Now, I'm a trial lawyer by training. And one of the first things they teach you as a trial lawyer is to make sure that the burden of proof rests on the person making the claim. Now, if you make the claim that God exists, or that Jesus rose from the dead, or whatever it might be, yes, you fairly bear the burden of proving that claim. And you should be prepared as Vince talked about. But if an objector says the Bible's been changed, or Jesus didn't rise from the dead, or science is disproving God, whatever it might be, they bear the burden of doing that. So, what you can do, in that instance, instead of answering with an explanation, is respond with a question yourself. If someone says the Bible has been changed, you can simply say, "Really? When? By whom? Where? In what ways? What parts?" Get them to bear the burden of proof of their own objection. What happens then? If they can't do it, something is exposed, and Jesus masterfully exposed people's motives when he responded to their questions. If they really don't have a substantial reason for believing why they believe, or substantiating the objection they have, oftentimes, the heart is now revealed; we see the motive behind the question.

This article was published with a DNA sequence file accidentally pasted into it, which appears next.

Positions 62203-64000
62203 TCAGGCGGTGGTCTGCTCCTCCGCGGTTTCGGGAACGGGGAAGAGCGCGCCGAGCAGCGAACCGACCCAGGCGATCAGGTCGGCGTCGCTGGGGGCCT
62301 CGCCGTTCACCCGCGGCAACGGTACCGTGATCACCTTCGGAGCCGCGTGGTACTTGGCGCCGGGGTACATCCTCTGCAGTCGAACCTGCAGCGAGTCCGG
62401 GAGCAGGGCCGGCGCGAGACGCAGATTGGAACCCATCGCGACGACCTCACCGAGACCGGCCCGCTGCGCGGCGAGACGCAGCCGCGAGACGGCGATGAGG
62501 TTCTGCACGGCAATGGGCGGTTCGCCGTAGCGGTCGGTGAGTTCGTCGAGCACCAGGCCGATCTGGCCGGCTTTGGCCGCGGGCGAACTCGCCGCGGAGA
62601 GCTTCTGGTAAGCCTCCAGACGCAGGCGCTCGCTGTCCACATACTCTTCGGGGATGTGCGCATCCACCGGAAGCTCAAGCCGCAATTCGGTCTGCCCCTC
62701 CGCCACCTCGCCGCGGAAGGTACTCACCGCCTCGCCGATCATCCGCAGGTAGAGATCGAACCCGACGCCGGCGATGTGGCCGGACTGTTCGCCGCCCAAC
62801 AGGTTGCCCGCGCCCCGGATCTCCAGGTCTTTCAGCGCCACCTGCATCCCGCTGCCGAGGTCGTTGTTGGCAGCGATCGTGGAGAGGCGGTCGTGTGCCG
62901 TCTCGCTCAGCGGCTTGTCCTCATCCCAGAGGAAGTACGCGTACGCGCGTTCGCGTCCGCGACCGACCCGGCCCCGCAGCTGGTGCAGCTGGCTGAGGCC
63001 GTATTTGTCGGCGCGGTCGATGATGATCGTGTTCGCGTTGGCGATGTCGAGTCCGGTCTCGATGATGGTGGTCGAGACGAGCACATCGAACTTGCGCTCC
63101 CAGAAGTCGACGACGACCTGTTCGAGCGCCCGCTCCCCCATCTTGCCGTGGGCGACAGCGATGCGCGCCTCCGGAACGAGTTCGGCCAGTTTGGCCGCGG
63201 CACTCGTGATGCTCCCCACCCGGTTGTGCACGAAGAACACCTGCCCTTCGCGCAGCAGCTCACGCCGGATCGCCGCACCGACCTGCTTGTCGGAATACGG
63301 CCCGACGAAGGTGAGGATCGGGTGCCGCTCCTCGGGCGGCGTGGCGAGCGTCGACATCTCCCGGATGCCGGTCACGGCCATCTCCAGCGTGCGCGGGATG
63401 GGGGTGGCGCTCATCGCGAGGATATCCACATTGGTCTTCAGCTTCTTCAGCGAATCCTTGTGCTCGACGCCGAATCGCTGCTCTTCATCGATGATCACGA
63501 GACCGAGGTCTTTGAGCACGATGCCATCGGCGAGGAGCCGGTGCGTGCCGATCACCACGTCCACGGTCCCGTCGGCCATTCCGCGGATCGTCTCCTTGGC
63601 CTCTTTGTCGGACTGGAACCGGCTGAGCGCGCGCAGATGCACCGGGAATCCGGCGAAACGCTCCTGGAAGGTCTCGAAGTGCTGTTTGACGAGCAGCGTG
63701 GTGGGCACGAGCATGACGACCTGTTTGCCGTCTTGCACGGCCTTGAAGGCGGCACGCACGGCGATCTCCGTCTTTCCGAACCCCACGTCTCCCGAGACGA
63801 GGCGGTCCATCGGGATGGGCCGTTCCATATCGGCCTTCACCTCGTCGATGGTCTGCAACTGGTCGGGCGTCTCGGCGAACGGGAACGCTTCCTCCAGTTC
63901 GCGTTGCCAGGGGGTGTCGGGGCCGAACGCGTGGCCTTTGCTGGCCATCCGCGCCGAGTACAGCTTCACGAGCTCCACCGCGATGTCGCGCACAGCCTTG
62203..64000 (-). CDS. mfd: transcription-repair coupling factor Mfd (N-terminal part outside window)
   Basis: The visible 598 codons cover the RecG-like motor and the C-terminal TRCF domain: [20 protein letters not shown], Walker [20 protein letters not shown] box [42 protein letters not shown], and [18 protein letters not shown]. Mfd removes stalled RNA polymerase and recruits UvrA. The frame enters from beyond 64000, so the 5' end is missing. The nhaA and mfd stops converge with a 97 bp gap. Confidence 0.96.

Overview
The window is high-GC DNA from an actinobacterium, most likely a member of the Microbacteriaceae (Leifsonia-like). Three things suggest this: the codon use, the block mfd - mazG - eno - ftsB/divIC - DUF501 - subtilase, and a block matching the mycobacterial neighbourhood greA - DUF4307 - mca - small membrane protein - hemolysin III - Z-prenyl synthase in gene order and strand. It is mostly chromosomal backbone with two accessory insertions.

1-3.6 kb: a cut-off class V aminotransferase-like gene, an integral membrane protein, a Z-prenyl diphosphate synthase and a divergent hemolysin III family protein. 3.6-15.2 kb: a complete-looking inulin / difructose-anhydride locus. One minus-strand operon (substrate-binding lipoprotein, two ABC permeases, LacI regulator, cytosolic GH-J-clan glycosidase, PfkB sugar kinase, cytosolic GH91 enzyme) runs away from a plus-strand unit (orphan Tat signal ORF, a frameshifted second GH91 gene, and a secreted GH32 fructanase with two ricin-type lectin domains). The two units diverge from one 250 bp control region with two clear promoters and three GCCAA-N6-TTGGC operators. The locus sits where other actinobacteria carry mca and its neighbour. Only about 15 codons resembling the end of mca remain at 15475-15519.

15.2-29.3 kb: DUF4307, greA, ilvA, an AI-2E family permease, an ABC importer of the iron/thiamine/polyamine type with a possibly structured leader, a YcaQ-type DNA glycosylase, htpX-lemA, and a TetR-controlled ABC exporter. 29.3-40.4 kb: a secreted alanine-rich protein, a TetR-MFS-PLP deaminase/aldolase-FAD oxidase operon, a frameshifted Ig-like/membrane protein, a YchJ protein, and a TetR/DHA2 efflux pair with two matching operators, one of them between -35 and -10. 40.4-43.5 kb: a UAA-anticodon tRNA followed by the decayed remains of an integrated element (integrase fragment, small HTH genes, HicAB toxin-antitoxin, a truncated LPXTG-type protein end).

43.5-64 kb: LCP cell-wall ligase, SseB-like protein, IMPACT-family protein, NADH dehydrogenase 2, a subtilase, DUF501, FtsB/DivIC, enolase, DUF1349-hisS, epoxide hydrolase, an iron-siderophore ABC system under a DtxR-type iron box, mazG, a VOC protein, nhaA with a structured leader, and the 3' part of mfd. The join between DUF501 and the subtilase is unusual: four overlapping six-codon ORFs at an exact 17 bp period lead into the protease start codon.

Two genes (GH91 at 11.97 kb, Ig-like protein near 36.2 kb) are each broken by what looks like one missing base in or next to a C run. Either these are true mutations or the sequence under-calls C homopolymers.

4. Answer People, Not Just the Questions
Answer people, not questions. This is what the Apostle Paul says in Colossians 4:5-6. He says, "Walk in wisdom toward outsiders, making the best use of the time." (Answer the questions they're actually asking, but answer the person who's actually asking it). And then he says, "Let your speech always be gracious, seasoned with salt, so that you may know how you ought to answer each person." That's beautiful. Paul doesn't say answer each objection, answer each question. He says, "answer each person." Because questions don't need answers. Objections don't need answers. People use their questions and their objections to get the answers they need. But you and I are to answer people. And by putting the burden of proof back where it belongs, you'll get to the heart of who they are and you'll answer them.
Jesus masterfully exposed people's motives when he responded to their questions.
Answer people, not questions.